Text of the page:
I’m unsure how I feel about the ending. I’m excited for the next series to come out, but I don’t know how I feel about the villains. If you’ve read QoAaD you know that at the end, the Thule version of Jace shows up with Ash and says he wants Clary. It’s just… we’ve already had this villain and motivation. In The Mortal Instruments Jace was controlled by Sebastian, so we’ve already had an evil Jace as a semi-villain. A huge motivator for Sebastian doing what he was doing was to get to Clary and have Clary. I’m just worried that this plot will seem redundant, but I’m do have a tremendous amount of faith in Cassandra Clare because she hasn’t let me down yet, and I always end up loving whatever she writes into the Shadowhunter world.
After finally finishing The Dark Artifices, I’m so happy with how this series wrapped up. I’m both content and excited to see what happens next.
I always enjoy The Bane Chronicles much more than I think I will- I managed to finish this in one day. I really enjoy Magnus, Ragnor, and Catarina as characters, and I love their dynamic as friends.
My favorite stories are “The Course of True Love (And First Dates)”, “What to Buy the Shadowhunter Who Has Everything”, “The Last Stand of the New York Institute”, and “Saving Raphael Santiago.” I love the stories with Alec. I can’t wait to finally read The Red Scrolls of Magic so I can see more of their relationship. Raphael’s sacrifice in City of Heavenly Fire is so much more meaningful after reading about the beginning of his and Magnus’ relationship. “The Last Stand of the New York Institute” is so good because I hate it so much, if that makes sense. It’s truly revolting the things that the Circle did, and I can’t believe that Luke, Jocelyn, Robert, and Maryse were all a part of it. It really clouds my liking of their characters. In The Mortal Instruments, it’s never explicitly described what the Circle did. I wish it had been described, because I think it would have made Valentine a much scarier villain.
Tales from the Shadowhunter Academy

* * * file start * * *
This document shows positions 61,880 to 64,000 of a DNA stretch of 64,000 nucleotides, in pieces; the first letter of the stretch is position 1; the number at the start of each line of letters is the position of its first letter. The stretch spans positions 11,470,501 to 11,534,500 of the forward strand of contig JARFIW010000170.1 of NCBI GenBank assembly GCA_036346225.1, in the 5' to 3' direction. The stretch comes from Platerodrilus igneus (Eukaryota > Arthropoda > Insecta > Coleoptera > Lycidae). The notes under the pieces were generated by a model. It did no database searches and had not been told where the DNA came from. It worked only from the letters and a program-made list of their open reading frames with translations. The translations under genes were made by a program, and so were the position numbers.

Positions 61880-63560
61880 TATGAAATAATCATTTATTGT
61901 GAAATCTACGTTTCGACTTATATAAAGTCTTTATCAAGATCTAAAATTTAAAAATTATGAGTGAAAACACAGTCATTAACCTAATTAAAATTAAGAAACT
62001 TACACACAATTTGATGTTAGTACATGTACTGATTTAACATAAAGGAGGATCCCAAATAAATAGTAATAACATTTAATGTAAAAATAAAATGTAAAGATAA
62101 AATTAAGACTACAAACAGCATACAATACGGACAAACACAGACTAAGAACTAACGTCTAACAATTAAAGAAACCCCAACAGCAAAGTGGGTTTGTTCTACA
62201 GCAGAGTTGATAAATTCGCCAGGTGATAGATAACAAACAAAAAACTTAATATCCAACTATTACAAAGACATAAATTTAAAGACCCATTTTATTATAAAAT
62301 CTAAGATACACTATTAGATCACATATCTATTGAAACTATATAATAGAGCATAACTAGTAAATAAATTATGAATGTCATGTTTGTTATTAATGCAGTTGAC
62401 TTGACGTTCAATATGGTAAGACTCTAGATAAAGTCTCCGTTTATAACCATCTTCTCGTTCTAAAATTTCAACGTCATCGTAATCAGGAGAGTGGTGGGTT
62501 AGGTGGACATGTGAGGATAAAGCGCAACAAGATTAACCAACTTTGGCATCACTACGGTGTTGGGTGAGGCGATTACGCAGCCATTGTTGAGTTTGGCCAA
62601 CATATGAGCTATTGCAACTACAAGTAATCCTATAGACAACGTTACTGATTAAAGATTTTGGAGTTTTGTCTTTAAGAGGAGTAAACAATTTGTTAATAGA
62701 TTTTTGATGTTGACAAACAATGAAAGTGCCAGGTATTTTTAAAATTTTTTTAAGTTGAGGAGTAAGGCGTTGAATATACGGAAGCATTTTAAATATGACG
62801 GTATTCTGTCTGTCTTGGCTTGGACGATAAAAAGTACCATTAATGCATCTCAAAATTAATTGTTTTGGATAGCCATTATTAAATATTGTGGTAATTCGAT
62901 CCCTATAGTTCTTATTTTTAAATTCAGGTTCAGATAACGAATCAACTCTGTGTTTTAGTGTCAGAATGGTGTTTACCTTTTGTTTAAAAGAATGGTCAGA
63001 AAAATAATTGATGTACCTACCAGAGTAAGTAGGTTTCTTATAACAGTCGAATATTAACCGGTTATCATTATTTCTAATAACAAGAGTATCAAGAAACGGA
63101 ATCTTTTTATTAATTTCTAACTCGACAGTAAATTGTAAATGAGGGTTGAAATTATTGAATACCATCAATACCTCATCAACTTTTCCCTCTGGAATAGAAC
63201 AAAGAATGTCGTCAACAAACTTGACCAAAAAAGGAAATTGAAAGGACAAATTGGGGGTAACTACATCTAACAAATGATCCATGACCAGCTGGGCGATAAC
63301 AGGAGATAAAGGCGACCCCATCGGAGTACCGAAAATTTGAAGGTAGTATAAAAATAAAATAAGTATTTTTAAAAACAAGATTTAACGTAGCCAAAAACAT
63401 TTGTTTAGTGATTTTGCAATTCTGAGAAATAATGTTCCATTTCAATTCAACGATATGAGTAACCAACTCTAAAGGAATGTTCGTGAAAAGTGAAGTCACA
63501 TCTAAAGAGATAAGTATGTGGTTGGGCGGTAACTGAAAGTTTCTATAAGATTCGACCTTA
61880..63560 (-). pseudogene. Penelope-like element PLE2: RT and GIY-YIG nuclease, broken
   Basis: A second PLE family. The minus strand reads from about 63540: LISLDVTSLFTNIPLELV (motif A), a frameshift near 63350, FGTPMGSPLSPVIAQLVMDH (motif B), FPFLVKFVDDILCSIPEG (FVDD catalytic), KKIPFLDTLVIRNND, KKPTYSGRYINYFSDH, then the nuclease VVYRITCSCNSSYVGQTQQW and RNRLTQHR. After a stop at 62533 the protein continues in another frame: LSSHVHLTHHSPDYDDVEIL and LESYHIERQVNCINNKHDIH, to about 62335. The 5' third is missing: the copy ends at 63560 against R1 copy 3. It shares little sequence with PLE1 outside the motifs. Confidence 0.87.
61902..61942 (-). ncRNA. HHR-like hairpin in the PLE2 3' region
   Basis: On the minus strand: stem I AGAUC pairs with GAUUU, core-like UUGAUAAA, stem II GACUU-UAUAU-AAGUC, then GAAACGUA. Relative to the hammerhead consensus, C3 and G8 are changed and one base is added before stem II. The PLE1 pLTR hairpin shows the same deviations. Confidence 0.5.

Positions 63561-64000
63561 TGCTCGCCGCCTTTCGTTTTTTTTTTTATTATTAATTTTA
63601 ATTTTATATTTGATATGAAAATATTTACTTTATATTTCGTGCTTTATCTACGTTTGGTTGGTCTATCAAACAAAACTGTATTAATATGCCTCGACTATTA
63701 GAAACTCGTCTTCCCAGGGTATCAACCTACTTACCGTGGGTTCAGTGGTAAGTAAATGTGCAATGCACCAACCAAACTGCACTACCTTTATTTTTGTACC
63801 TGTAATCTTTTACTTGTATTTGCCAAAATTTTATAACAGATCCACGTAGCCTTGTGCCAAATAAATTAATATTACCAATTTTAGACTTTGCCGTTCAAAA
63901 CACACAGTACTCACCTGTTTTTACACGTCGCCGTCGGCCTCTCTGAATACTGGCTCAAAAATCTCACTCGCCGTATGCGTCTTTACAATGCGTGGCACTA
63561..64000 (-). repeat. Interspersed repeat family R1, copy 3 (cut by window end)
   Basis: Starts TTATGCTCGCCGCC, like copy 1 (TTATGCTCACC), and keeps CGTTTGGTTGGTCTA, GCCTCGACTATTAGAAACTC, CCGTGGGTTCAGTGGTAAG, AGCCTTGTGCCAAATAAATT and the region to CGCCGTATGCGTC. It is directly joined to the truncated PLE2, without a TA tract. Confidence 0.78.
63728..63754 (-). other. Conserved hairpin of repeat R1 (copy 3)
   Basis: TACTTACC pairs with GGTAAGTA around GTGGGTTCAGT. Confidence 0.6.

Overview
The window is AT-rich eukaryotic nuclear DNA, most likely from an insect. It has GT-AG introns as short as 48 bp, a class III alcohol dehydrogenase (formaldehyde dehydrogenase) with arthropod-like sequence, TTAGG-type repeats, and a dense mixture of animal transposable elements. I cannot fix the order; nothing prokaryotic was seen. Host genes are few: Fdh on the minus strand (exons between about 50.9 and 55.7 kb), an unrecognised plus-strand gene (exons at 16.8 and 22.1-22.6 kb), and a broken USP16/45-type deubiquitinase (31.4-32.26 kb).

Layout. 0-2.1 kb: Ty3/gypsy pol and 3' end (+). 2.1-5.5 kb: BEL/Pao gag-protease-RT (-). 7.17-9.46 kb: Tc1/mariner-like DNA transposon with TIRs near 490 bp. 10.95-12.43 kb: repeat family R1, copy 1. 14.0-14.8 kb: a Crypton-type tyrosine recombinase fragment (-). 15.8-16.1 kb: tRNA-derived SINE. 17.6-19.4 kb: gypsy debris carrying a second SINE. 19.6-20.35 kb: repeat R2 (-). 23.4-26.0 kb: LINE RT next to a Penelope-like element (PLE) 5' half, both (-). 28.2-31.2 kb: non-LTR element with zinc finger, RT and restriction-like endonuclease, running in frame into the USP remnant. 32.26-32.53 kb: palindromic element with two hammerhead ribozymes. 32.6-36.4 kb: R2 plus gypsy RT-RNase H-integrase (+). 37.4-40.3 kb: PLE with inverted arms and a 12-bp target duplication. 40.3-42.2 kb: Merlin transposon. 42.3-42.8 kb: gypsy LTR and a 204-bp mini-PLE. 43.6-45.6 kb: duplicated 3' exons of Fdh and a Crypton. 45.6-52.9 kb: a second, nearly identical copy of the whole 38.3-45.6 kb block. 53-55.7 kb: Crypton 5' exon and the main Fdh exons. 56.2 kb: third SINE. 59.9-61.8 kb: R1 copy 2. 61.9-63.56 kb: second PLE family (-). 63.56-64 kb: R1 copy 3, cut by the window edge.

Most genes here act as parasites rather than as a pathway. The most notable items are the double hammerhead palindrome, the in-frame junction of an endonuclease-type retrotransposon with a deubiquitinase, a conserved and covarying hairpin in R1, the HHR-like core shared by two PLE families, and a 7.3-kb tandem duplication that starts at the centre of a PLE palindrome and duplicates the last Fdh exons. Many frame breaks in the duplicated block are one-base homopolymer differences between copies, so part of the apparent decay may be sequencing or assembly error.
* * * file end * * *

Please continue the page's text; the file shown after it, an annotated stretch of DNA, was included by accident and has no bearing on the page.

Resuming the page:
Rating: 2 out of 5.
I blew through TBC in one day, and my reading experience couldn’t be any different for TFTSA. I have struggled to get into this- I wish every story was a little shorter. Part of the reason I think I’m having such a hard time engaging in these stories is that Simon’s character seems pretty different from The Mortal Instruments. I don’t know if this is because half his memories are gone, or if it’s because Clare is writing with three other co-authors, or if they’re purposefully trying to make him much funnier. He just doesn’t seem as charming or naturally funny, but that could be because so much of his humor in TMI involved bouncing off and interacting with the other characters. The whole “shadowhunters-vs-dregs” plot is so frustrating, but that’s shadowhunters for you.
Ok, so almost three months later I finally finished this book. It was a STRUGGLE. First, what I decidedly don’t like. The characters just seem so off to me. Simon’s humor is so forced, and for me, his appeal came from his easy and witty humor. The writers just took it so far into the next level that he did not seem funny to me. Also Isabelle just drives me insane in this book. I love her character in every other book she’s in, but this one almost completely destroys her for me. Isabelle even says at one point that Simon has completely changed her and turned her into a sappy, lovestruck girl, and I just don’t think anyone could do that to Isabelle. Her arc in this book seems so forced and very off-line from her arcs in the rest of the books.
The plots are also a weak point for me. When Simon and Clary are drugged my Magnus to make them figure out they need to be parabatai- it just lost me. There was an explanation for why it needed to happen, but it seemed like a poor explanation and did not line up with the characters past actions and motivations.